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Improve trust between horse and rider

  • Improve your riding
  • How to videos
  • 10 August 2011
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Niki finds time to ride

rating is 5

Your Horse, 03 February 2011 17:25

At a third coaching session, Christine was pleased to see that Niki was still on track, not only managing to make time to ride but enjoying her riding again, and ready to end her meetings with Christine. “Niki needed to make room in her busy life for ‘me time’ to ride,” explains Christine. “Dressage wasn’t the big thing she thought ...

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TREC: What is TREC?

rating is 5

Jane Barden, 21 January 2010 11:49

TREC is a unique test of horse and rider partnership that appeals equally to novices and champions alike. Just about anyone can have a go, on any type of horse or pony, as an individual, pairs or even teams. What’s on trial is not the beauty of your horse or his jumping talent or even his speed but his versatility, ...

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Safety at the yard: Hopping lame rider

rating is 5

Janice Rhodes, 15 December 2009 10:36

You hear a scream from the adjacent stable and rush round to find your yard-mate hopping around in agony. Her chunky cob has just stood on her foot. What do you do next? Remove bootIf the incident has just happened, remove the casualty’s boot before her foot starts to swell. Elevate the limb and apply iceIt’s likely the casualty has ...

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Safety at the yard: Crushed at a competition

rating is 0

Janice Rhodes, 15 December 2009 10:31

You’re at a competition when you spot a crowd of people gathered round a casualty who has become trapped under the ramp of a lorry. She’s in agony and the people around her are panicking. What do you do next? Make the scene safeIs there a horse inside the trailer? If so he could start to panic and back down ...

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Safety at the yard: Out for the count

rating is 0

Janice Rhodes, 15 December 2009 10:27

You’re out on a hack when you find a rider lying in the middle of a field. She’s unconscious. What do you do next? Ensure the patient is breathingIf the patient isn’t breathing, you’ll need to resuscitate her. Keep the patient stillIf you suspect that the casualty has suffered a fall, keep her still. She may have suffered a spinal ...

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Safety at the yard: Suspected fracture

rating is 0

Janice Rhodes, 15 December 2009 09:43

You’re riding out with a friend when her horse is spooked by a jogger. The horse bolts and throws your friend into a metal gate. Your friend has pain and swelling in her right arm and left leg. What do you do next? Remove restrictive itemsIf the affected limb is fractured, it will start to swell rapidly; things like watches ...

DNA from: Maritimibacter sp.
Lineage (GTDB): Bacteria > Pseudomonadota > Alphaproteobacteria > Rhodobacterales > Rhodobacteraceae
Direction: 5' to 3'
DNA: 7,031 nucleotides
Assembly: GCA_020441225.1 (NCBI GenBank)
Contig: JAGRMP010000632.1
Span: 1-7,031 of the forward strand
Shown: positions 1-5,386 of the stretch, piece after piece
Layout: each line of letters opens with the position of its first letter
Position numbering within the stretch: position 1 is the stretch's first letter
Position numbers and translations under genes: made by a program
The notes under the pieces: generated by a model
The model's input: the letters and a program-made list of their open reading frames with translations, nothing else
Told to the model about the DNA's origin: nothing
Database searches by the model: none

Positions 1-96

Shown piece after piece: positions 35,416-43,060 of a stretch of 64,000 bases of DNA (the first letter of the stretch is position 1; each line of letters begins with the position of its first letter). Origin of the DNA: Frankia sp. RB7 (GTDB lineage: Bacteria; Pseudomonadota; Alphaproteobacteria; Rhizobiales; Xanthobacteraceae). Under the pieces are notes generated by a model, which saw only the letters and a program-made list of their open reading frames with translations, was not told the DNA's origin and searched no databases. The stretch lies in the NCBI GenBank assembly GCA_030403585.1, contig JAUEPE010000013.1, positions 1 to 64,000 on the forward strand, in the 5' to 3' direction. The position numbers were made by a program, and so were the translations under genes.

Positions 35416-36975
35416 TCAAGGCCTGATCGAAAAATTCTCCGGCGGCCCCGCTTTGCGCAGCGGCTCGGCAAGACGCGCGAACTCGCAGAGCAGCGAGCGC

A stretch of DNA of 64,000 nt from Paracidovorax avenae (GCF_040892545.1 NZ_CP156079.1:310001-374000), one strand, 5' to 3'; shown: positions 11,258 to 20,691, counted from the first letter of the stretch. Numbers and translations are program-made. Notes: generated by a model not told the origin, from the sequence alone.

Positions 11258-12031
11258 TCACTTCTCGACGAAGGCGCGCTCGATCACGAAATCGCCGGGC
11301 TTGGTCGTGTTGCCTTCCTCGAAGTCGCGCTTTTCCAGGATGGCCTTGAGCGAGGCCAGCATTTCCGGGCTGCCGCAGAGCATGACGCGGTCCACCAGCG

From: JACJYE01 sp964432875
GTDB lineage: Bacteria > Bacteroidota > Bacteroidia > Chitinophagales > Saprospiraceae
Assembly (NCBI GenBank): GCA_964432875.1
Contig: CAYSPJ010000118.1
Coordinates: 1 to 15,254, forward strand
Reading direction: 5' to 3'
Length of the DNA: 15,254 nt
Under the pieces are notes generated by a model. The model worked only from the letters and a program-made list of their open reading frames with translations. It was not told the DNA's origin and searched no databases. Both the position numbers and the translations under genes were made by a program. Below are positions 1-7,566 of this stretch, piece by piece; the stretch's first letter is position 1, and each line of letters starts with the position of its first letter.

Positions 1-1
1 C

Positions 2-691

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Safety at the yard: Treating head trauma

rating is 5

Janice Rhodes, 15 December 2009 09:31

You come across a rider who has fallen off on the road. It’s obvious that she has sustained a serious head injury. What do you do next? Make the scene safe It’s crucial that you remain calm and keep your wits about you. Putting your own life in danger will only make the situation worse. Make sure the road is ...

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Beating Travelling Anxiety: A cut above the rest

rating is 4

Imogen Johnson, 06 November 2009 15:56

It only takes one bad journey to make future trips in the lorry or trailer frightening for many horses, so how can you ease a horse’s travel anxiety? Over the years, equine transport has developed almost beyond recognition. Horse owners can now be confident that modern forms of equine transport are safe and comfortable for their horses, so the stressful ...

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How strangles is caused

rating is 0

Gayle Hallowell, 09 September 2009 15:49

Strangles is one of the most common respiratory infections in the horse world; for instance, in Sweden, there are four cases of strangles for every case of equine flu. The disease can kill – research shows a one per cent mortality rate in simple cases – but it’s the complications that cause the trouble. Not only is your horse quarantined, ...